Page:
I just returned from Anchorage, Alaska, where I attended and spoke at a diabetes conference. While there is no scientific evidence that stress causes diabetes, this we do know: Stress certainly exacerbates blood sugar levels. The stress hormone, Cortisol, play a significant role in increasing blood sugars to ensure enough of this nutrient for energy production in fight or flight. While Type I diabetes is now thought to be an autoimmune disease, Type II diabetes is a function of lifestyle (diet and exercise). Diet and exercise (or the lack thereof) are certainly related to stress. To be quite blunt, the association between stress and diabetes cannot and should not be ignored. The statistics regarding diabetes in the United States is nothing less than bewildering (as much as 33% of the American population has or will have diabetes in their lifetime), and no less bewildering is the epidemic of obesity; both of which are closely linked.
• Stress Tip of the Day
Exercise plays a crucial role in the balance of blood sugars. Exercise plays a critical role in the balance of nearly every aspect of human physiology. As hard as it might be to find time to get out and exercise, this one aspect of your life is as important as showering and brushing your teeth. And while you’re at it, talk to your pancreas. Tell it how much you appreciate it.
• Links Worth Noting:
For those who are interested, below is the official website for the American Diabetes Association.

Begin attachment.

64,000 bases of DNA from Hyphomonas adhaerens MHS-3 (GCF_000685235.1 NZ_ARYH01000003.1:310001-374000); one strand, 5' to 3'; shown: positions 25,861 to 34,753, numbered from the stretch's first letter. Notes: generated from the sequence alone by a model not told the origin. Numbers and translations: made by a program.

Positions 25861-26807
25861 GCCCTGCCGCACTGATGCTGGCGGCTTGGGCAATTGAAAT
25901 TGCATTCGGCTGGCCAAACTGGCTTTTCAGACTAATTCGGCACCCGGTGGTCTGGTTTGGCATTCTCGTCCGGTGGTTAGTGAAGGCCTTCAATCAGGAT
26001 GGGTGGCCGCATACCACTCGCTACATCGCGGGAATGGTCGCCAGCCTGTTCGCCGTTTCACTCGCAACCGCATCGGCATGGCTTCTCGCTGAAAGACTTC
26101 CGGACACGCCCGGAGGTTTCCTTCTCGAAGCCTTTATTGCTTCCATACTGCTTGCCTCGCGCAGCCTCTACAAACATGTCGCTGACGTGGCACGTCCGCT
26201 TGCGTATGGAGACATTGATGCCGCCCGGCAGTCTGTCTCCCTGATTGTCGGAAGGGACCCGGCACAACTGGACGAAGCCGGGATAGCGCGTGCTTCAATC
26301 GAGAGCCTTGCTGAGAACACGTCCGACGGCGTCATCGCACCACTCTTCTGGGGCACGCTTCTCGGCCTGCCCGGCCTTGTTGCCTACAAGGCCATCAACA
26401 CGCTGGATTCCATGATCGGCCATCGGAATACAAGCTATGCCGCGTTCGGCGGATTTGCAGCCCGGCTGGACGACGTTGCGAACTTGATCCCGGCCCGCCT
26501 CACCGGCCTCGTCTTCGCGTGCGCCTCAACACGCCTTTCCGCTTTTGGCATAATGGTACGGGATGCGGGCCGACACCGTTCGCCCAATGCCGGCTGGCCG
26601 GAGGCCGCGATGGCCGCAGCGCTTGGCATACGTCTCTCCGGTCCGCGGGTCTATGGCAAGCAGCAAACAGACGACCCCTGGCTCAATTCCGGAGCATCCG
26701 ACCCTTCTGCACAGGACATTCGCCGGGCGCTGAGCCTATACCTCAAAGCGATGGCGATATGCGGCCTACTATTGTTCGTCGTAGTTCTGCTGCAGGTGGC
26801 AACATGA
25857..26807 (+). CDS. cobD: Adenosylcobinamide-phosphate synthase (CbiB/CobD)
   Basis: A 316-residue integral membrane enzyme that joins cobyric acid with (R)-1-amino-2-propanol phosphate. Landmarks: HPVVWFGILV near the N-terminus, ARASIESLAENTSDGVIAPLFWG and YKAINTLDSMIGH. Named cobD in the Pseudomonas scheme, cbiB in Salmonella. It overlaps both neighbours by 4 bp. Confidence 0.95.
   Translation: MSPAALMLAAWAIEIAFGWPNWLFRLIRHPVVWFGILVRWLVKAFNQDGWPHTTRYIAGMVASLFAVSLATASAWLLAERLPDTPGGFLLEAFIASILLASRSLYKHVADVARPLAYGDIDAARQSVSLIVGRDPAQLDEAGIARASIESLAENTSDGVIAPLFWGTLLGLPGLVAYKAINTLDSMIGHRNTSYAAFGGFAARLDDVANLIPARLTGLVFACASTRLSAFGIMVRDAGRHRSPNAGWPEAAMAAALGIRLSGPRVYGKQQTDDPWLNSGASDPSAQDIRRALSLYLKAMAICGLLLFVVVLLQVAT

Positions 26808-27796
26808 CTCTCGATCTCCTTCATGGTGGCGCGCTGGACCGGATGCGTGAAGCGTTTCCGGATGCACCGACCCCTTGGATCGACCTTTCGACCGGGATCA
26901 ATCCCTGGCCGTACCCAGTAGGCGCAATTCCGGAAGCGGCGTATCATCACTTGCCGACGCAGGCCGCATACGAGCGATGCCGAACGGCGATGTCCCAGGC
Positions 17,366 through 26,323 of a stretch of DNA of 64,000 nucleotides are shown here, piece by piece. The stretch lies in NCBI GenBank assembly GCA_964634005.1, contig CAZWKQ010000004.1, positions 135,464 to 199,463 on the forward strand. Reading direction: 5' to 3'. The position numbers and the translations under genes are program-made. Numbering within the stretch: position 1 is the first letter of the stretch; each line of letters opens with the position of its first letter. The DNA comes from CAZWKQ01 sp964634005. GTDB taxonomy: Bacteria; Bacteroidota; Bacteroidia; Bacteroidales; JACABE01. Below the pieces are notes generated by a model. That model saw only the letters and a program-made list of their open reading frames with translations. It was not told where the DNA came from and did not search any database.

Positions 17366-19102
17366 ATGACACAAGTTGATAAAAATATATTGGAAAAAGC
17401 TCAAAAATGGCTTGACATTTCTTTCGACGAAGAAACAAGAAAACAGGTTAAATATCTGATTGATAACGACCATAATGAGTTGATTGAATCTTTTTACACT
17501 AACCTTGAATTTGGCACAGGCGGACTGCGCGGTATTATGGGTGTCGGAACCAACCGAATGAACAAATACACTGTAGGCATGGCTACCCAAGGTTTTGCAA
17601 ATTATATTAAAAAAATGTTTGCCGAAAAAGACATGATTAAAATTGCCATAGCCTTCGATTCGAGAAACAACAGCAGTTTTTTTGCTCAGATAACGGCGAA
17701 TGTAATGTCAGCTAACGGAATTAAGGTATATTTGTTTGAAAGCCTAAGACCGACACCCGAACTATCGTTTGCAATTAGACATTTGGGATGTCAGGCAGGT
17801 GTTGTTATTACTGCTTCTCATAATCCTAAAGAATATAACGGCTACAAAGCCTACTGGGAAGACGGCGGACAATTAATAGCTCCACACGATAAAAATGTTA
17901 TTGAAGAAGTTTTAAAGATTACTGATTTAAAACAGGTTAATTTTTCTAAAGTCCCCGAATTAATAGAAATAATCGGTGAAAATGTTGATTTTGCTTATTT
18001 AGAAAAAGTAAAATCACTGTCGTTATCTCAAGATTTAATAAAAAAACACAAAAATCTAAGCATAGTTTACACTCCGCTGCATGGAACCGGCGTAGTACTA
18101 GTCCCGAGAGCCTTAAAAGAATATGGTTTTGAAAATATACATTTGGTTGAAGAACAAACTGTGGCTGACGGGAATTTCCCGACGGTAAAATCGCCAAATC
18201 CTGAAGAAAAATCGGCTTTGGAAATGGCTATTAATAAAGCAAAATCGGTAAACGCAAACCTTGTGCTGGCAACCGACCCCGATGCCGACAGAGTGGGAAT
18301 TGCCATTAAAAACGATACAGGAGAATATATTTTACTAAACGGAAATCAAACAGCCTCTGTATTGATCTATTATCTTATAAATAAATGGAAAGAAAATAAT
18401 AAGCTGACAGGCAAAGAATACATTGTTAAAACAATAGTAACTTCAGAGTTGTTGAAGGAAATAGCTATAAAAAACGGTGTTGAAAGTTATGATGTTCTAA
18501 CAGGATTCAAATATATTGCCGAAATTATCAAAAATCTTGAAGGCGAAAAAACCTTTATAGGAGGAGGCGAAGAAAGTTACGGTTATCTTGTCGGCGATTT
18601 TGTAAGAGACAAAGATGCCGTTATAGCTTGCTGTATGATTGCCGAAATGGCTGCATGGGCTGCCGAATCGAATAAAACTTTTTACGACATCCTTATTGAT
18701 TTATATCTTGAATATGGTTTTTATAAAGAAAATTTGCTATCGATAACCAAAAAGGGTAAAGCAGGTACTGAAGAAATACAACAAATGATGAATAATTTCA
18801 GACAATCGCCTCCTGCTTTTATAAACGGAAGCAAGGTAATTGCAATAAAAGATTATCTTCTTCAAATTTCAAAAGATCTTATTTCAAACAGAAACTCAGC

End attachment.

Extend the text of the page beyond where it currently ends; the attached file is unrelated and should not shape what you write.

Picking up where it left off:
• Photo of the Day:
This photo has absolutely nothing to do with diabetes, Alaska or stress. Usually at this time of year, I head off to Kauai. This year, the funds just weren’t there. I heard on the news though that all of the Hawaiian Islands are getting hit with MONSTER Waves. Needless to say, the surfers are loving this. I took this photo a few years back during another parade of monster waves. Enjoy!
• Quote for the Day:
“With the Industrial Revolution and introduction of various industrial techniques for purifying sugar, we have a situation in which what we are consuming is not good nutritionally or ecologically.” — Marvin Harris
Brian Luke Seaward, Ph.D. is an internationally renowned expert in the fields of stress management, mind-body-spirit healing and stress and human spirituality. He is the author of over 10 books including the bestsellers, Stand Like Mountain, Flow Like Water, Stressed Is Desserts Spelled Backward, The Art of Calm, Quiet Mind, Fearless Heart and Managing Stress (6E). He can be reached through his website:www.brianlukeseaward.net
© Brian Luke Seaward, Ph.D.